Kevin R. Campbell, MD, FACC
We spend more money per capita in the United States on Healthcare as a percentage of GDP (Gross Domestic Product) than any other industrialized nation in the world. Yet our clinical outcomes are no better than the average (and worse than many countries that spend far less than we do). Our system is far more complex than others, much more expensive and often difficult to access. Many patients struggle to engage and partner with a healthcare provider and the logistics of attending a visit with a physician can be difficult for the working poor, those with families and others with multiple obligations and roles to play in the family.
This past week at the American College of Cardiology Annual Scientific Sessions, one of the most important clinical trials in decades was presented. The trial did not involve a new expensive drug or a new expensive test or surgery. It simply examined how outcomes improved when patients were engaged around a particular chronic disease on their own turf.
In the study, researchers from Cedars Sinai in Los Angeles found that if they counseled patients and actually had pharmacists take medicines to black males in their local barbershops, that they had a much more significant reduction in blood pressure as compared to those who did not receive the same service. Published in the New England Journal of Medicine, the trial involved over 300 African American patients who were entered into one of two study groups–either an intensive counseling and treatment program with pharmacists (conducted at the local barbershop) or a second group that received lifestyle modification encouragement (such as seeing their doctor regularly) by the barbers on duty. Upon completion of the study, a huge difference in blood pressure reduction was seen between the groups with 65% of the men in the pharmacist led group meeting blood pressure guidelines as compared to only 11% in the control group. The significance of this study is compounded by data from the American Heart Association that makes it clear that black males have a disproportionately high risk for high blood pressure related complications such as heart attack and stroke. We also know that medication compliance in hypertension among black males is much lower as compared to other demographics. Moreover, black males are far too underrepresented in clinical trials in hypertension.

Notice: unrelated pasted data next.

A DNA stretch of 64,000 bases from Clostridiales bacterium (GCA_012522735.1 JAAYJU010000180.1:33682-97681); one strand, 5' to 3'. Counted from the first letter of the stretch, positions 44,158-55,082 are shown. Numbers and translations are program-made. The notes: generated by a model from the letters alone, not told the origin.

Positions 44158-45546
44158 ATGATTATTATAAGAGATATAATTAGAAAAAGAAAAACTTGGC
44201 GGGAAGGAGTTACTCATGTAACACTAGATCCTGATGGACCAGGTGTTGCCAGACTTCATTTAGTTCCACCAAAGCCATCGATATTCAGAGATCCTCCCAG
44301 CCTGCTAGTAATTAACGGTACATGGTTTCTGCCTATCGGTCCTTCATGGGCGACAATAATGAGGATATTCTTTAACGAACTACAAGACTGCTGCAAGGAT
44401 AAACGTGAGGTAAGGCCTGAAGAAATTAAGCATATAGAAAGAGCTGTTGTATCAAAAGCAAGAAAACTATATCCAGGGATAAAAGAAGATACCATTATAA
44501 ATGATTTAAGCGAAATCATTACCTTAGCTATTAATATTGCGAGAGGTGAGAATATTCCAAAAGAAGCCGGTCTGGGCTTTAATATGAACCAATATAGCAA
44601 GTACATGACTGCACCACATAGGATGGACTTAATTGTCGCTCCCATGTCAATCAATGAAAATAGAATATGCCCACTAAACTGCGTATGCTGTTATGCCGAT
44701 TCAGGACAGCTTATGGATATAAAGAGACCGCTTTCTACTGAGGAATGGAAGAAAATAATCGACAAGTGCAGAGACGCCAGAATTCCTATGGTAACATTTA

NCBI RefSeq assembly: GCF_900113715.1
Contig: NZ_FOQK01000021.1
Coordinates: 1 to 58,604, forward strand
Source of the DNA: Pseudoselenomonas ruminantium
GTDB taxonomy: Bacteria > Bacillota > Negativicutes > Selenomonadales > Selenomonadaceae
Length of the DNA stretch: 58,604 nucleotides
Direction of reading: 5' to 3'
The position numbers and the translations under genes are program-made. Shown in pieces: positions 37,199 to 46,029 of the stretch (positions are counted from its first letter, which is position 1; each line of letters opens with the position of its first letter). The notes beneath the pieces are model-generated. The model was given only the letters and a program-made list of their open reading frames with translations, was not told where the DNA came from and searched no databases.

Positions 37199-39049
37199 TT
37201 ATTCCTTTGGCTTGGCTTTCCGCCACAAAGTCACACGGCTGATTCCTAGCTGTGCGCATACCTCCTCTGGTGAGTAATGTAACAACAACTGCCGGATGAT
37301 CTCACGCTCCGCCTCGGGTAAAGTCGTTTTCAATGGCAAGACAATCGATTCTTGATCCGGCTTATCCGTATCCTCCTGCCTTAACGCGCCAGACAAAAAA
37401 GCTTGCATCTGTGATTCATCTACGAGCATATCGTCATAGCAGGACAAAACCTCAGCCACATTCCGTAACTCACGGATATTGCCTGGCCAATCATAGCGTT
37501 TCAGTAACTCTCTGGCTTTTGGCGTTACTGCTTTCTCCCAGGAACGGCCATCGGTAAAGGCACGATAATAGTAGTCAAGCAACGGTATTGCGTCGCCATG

Why Is This Trial So Impactful?
Blood pressure is the silent killer. Treatment of blood pressure should be individualized and requires a commitment from both doctor and patient. Our healthcare system often makes it difficult for patients to bond with their providers. Doctor’s offices can be intimidating places and many Americans do not feel comfortable going to a traditional medical setting. By coming to the men in an environment where they are comfortable—such as a barbershop—healthcare providers can make a bigger impact. In addition, when men are treated in a local environment with their friends, they are more likely to feel a sense of accountability for compliance. Most significantly, however, this trial shows us that we can spend far less money and realize a significant impact when it comes to the treatment of very common diseases such as high blood pressure. Doctors and patients MUST get back to basics when it comes to healthcare. Making a connection and developing a relationship is vital to success. Rather than expecting patients to come to a healthcare facility, we must work to provide more convenient touch points—such as telemedicine, mobile health and….barbershops.
What is Next?
This study should serve as a wake-up call to doctors, patients, politicians and those that determine how healthcare is delivered in the United States. We must focus more on the patient—take medicine where they are—we should NOT always force patients to come to big healthcare systems. WE must make sure that physicians are encouraged to reach out to patients and not confined to a clinic or hospital. It is vital that we spend the time to better understand our patients–why they feel more comfortable in certain settings. One size does not fit all–cultural differences, socio-economic status, and personal beliefs can have a great impact on who benefits to treatment in a particular environment and by a particular provider. Most importantly, this study proves that it does not take expensive tests, expensive medicines or therapies to make an enormous IMPACT. It is time to step back and put patients first—if that means going to a Barbershop to deliver care—then that is what we MUST do.